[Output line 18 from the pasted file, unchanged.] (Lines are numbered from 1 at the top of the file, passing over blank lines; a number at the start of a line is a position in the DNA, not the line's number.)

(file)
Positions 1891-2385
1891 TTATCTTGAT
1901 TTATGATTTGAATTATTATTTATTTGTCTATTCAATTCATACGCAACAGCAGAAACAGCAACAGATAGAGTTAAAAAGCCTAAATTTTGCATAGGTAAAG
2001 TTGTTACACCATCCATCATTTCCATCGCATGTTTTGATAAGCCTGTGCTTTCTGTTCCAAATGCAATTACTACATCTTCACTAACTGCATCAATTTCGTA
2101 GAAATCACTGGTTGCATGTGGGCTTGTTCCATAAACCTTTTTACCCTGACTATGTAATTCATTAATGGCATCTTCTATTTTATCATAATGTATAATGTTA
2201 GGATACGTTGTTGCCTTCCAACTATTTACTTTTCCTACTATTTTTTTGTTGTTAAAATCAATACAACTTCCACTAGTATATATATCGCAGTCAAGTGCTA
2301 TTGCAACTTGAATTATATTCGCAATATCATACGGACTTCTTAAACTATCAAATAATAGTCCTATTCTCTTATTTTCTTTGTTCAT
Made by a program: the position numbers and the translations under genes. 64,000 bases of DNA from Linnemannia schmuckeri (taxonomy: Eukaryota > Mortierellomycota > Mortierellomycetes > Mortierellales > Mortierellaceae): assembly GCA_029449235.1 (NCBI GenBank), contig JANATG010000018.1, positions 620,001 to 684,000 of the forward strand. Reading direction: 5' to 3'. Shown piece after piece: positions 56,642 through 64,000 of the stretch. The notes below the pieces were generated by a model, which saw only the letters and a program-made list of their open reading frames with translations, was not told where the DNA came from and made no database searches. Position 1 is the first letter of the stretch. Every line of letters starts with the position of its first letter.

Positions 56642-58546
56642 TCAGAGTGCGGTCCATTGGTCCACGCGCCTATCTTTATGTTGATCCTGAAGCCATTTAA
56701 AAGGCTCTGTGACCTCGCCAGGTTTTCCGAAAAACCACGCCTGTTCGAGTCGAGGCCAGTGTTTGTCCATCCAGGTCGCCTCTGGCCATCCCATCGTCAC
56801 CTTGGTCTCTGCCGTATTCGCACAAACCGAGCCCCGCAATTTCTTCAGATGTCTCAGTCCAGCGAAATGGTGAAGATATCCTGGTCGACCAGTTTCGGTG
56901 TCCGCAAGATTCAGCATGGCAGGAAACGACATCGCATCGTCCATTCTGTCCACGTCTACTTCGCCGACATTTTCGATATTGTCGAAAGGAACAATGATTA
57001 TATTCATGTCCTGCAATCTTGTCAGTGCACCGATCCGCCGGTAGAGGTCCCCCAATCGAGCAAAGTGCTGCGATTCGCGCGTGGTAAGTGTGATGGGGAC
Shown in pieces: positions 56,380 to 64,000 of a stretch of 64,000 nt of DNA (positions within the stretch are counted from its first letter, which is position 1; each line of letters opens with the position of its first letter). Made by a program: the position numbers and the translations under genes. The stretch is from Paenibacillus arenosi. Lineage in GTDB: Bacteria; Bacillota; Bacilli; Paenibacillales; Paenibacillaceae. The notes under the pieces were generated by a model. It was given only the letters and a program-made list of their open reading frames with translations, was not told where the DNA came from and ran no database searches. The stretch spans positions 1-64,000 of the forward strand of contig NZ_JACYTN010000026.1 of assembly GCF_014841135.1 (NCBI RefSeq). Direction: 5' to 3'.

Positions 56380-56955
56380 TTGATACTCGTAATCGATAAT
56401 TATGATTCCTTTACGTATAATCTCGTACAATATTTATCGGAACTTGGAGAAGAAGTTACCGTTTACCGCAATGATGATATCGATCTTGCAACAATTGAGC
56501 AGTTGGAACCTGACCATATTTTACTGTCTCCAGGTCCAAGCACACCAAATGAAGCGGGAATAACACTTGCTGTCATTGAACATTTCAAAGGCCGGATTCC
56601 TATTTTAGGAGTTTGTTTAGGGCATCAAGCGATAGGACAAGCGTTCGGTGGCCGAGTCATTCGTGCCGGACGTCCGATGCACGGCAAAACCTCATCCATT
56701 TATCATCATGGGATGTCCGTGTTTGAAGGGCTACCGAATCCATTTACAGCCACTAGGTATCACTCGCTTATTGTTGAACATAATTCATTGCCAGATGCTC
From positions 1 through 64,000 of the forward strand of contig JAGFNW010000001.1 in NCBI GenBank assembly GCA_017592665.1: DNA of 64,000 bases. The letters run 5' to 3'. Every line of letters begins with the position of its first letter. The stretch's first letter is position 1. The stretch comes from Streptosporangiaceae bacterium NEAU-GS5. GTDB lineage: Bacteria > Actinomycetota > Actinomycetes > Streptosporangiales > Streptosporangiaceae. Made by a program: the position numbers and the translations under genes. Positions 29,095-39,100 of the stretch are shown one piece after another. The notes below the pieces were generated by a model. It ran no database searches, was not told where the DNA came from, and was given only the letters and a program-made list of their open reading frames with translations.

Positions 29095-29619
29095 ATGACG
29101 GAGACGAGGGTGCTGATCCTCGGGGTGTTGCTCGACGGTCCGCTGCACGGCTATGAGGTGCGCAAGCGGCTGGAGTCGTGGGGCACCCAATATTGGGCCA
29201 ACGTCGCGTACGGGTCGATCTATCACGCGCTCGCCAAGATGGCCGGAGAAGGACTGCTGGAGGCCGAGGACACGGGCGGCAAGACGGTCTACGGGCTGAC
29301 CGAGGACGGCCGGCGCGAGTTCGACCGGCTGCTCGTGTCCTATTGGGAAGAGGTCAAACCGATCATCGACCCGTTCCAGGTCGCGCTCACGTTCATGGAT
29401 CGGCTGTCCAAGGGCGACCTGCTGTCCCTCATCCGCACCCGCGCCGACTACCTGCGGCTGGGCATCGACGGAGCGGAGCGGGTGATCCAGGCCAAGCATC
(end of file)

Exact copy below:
56401 TATGATTCCTTTACGTATAATCTCGTACAATATTTATCGGAACTTGGAGAAGAAGTTACCGTTTACCGCAATGATGATATCGATCTTGCAACAATTGAGC